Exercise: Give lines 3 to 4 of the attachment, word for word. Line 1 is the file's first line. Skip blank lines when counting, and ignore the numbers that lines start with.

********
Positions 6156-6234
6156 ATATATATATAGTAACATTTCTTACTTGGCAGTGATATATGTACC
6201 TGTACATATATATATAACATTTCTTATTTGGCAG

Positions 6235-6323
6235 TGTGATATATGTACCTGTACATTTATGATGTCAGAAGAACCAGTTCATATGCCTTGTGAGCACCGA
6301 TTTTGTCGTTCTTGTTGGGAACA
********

6201 TGTACATATATATATAACATTTCTTATTTGGCAG

Positions 6235-6323